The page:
Last Updated on October 30, 2023
Paget disease of bone was first described by James in 1877 who described it as chronic inflammation of the bone and called it osteitis deformans.
The term osteitis deformans is now considered technically incorrect, and the preferred term is osteodystrophia deformans.
Paget disease is a localized disorder of bone remodeling that typically begins with excessive bone resorption by osteoclasts, followed by an increase in bone formation by osteoblasts.
This leads to a structurally disorganized bone which is weaker, larger, less compact, more vascular, and more susceptible to fracture than normal adult lamellar bone.
There is a juvenile Paget disease also which is characterized by widespread skeletal involvement and has different histologic and radiologic features.
The prevalence of Paget disease ranges from 1.5 to 8.0 percent.
Europe has got the highest prevalence of this disease.
It is almost twice as common in males as females.
Paget disease increases in frequency with increasing age. It is is most commonly diagnosed in the sixth decade.
Monostotic [affecting single bone] disease accounts for 10-35% of cases.
Pathophysiology of Paget Disease
Three phases of the disease have been identified- lytic, mixed lytic and blastic, and sclerotic.
Different bones in the same individual may be in different phases of the disease.
In this phase osteoclasts [cells that resorb the bone] increase in number and resorb the normal bone. These osteoclasts are larger in size and have many more nuclei than normal osteoclasts.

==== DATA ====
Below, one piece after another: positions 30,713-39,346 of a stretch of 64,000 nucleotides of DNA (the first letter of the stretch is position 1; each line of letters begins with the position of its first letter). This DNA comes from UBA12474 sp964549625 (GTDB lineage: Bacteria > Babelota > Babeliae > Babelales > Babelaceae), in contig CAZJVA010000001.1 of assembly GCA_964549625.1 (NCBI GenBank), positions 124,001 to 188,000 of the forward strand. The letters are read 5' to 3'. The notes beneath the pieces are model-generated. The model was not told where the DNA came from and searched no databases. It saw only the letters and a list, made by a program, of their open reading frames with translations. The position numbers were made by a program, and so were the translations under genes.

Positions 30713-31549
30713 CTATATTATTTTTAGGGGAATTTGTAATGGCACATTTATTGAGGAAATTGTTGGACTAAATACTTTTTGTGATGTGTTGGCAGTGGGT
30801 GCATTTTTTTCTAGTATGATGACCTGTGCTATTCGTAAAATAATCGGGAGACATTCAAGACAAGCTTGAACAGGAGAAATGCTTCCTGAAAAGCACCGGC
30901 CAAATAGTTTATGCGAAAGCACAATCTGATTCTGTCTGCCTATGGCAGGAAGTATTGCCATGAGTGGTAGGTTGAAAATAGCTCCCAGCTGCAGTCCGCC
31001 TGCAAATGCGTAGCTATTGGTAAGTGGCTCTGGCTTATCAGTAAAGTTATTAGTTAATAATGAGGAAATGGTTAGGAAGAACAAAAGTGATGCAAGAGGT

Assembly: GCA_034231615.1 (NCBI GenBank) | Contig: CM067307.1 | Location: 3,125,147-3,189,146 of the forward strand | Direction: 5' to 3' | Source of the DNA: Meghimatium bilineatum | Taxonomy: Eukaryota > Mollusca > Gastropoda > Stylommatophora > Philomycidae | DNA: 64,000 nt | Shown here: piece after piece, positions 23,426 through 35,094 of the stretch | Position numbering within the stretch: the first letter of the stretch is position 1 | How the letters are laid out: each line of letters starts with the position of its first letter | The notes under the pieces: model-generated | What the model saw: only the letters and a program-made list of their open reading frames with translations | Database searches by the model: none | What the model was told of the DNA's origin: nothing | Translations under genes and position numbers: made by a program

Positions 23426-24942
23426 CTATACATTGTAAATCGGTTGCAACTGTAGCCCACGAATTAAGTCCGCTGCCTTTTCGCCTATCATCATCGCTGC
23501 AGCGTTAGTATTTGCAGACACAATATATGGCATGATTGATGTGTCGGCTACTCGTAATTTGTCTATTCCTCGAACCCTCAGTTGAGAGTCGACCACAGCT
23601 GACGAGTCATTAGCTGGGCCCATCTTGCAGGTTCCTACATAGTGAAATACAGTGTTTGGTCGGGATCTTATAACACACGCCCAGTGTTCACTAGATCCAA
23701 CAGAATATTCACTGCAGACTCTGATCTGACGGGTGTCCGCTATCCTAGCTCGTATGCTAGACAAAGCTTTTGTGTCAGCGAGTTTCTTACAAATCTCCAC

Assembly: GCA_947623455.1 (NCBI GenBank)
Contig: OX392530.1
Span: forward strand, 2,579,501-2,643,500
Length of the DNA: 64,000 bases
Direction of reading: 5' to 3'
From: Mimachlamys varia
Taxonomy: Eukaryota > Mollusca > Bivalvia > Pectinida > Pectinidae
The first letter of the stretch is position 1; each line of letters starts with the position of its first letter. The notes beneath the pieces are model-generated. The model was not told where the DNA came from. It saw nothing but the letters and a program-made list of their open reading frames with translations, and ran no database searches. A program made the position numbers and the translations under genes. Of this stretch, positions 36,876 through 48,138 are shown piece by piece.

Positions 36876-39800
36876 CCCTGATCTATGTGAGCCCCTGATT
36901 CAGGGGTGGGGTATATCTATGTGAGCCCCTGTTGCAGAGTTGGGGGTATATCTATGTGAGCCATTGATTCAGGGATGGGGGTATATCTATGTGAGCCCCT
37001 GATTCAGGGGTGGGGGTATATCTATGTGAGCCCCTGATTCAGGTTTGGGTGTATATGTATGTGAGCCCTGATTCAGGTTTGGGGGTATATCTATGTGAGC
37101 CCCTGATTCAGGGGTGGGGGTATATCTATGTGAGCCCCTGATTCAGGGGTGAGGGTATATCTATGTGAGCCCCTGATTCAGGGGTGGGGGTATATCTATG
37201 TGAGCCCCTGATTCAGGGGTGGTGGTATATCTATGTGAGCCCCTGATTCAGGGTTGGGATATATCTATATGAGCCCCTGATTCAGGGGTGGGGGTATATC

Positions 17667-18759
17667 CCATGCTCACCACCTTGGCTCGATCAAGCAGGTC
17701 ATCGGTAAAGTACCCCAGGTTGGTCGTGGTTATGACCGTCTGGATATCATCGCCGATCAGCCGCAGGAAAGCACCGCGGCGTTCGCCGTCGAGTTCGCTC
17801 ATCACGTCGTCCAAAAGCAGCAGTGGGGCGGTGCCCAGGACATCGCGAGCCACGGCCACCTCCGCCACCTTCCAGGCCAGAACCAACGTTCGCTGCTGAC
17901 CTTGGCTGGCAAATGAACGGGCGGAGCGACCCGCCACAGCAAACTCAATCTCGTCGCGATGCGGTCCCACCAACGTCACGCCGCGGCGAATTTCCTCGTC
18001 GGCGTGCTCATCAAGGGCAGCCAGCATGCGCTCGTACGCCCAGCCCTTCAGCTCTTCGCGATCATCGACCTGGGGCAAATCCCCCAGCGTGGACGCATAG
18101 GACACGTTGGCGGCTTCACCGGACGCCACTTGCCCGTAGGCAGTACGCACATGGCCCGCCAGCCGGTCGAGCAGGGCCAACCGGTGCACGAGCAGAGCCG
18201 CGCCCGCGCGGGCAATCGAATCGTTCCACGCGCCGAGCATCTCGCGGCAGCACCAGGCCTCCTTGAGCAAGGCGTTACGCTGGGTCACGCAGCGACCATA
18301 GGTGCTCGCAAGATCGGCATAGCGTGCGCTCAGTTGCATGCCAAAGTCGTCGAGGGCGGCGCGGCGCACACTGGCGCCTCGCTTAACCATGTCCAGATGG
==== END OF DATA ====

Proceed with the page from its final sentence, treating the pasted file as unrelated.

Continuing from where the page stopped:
In the mixed phase, osteoblasts [bone forming cells] form the bone in reaction to resorption of the bone. The newly made bone is abnormal woven bone and haphazardly laid. Due to increased activities of osteoblasts and osteoclasts, bone turnover increases.
With time bone resorption by osteoclasts decreases but abnormal bone formation continues. Woven bone, in some pockets, may be replaced by normal lamellar bone.
Eventually, bone formation declines and the condition become quiescent. This is the sclerotic, or burned out phase. There is a minimal activity of the bone in this phase.
Bones Affected by Paget’s Disease
Paget disease can affect every bone in the skeleton, but it has an affinity for the axial skeleton, long bones, and the skull. The skeletal sites primarily affected include the pelvis, lumbar spine, femur, thoracic spine, sacrum, skull, tibia, and humerus. The hands and feet are very rarely involved.
Etiology [Cause] of Paget Disease
The etiology of Paget disease is unknown, both genetic and environmental contributors have been suggested. However exact cause is unkown yet.
A positive family history has been reported in 12-22% people with Paget’s disease with 7- to 10-fold increase in the incidence in relatives of patients diagnosed with the disease.